5 ways technology enhances financial shared services visibility

Over the past few weeks, I’ve been talking about the importance of visibility for financial shared services organizations. Improving visibility into financial documents and information provides finance leaders with the insight they need to influence business strategy and outcomes, something many businesses are increasingly leaning on their finance organizations to do.

The pressure to provide more data and insight into financial operations is real and widespread.

  • Most accounts payable departments say their demands for real-time visibility into invoices and payables information has increased compared to two years ago, according to the Institute of Financial Operations (IFO), and half foresee higher demands two years from now.
  • A full 38 percent of controllers say their finance organization is challenged by increasing demands for more data and analysis, according to a survey by KPMG.

Why does visibility matter so much?

I’ve talked before about why finance leaders should care about visibility. Visibility into accounts payables and accounts receivables information separates best-in-class companies from the pack, according to Aberdeen Group. Leading finance organizations have more than four times the rate of visibility into daily organizational cash flow, compared to average companies.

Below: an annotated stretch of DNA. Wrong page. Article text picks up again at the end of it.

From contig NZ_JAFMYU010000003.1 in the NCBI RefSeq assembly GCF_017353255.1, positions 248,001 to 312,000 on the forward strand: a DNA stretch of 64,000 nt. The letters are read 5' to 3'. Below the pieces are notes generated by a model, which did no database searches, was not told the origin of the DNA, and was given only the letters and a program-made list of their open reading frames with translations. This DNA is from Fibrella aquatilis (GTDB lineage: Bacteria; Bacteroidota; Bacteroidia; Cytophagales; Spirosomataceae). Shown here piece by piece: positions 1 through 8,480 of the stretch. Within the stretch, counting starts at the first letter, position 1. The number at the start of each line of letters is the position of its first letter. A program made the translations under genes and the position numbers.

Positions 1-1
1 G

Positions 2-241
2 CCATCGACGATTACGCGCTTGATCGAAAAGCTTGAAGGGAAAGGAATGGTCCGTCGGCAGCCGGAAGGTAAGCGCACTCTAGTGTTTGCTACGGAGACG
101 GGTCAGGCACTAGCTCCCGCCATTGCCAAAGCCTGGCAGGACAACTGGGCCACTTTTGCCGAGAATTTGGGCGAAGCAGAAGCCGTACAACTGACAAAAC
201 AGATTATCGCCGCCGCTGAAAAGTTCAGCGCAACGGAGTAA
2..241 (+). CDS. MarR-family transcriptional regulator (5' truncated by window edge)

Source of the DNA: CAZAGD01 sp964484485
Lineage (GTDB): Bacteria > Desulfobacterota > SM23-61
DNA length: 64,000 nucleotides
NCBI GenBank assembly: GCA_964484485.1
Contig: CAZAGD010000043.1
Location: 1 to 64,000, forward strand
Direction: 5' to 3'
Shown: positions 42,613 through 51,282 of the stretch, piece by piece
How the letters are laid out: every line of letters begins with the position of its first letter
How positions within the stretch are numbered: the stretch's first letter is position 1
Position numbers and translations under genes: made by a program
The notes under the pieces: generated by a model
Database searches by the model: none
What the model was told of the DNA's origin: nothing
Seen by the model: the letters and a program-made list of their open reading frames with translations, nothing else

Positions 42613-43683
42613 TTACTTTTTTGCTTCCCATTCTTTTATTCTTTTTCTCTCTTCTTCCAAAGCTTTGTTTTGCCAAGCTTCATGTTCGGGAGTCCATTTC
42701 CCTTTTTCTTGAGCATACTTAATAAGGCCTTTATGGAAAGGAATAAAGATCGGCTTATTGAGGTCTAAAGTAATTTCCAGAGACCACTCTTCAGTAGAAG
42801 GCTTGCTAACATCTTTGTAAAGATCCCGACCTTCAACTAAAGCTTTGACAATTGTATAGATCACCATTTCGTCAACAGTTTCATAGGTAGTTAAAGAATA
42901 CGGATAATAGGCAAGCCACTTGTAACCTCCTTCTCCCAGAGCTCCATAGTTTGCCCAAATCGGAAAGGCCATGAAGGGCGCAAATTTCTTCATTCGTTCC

On the other hand, shared service centers that lack visibility truly hold themselves back. Whether it’s the result of manual and paper-based processing, working with outdated technologies or trying to manage a series of technologies that don’t provide a single complete view of all financial and transactional information, poor visibility can slow down cycle times, create information silos and impede cash flow management.

Businesses cannot afford to have their shared services initiatives undermined by fragmented systems. That’s where enterprise information platforms can help.

5 reasons visibility = success for financial shared services

Enterprise information platforms deliver a full range of document management, data capture, workflow automation and case management capabilities with a single application. They enable shared services staff to work electronically with all critical content, sync data with existing systems like an ERP, and  automate processes like invoice approval management for accounts payable or payment processing and cash application for accounts receivable.

Most importantly, the combination of these capabilities provides a complete view of information and increases visibility across financial shared services systems and processes. Here are five key ways that enhanced visibility helps.

     1. Accelerated cycle times: With enterprise information platforms, managers can track and monitor staff workloads and the time spent processing transactions, enabling them to more quickly identify bottlenecks and make necessary adjustments. It’s also easier to view the status of invoices or incoming payments in process, which means staff can more quickly respond to inquiries regarding transactions or be more proactive when action needs to be taken.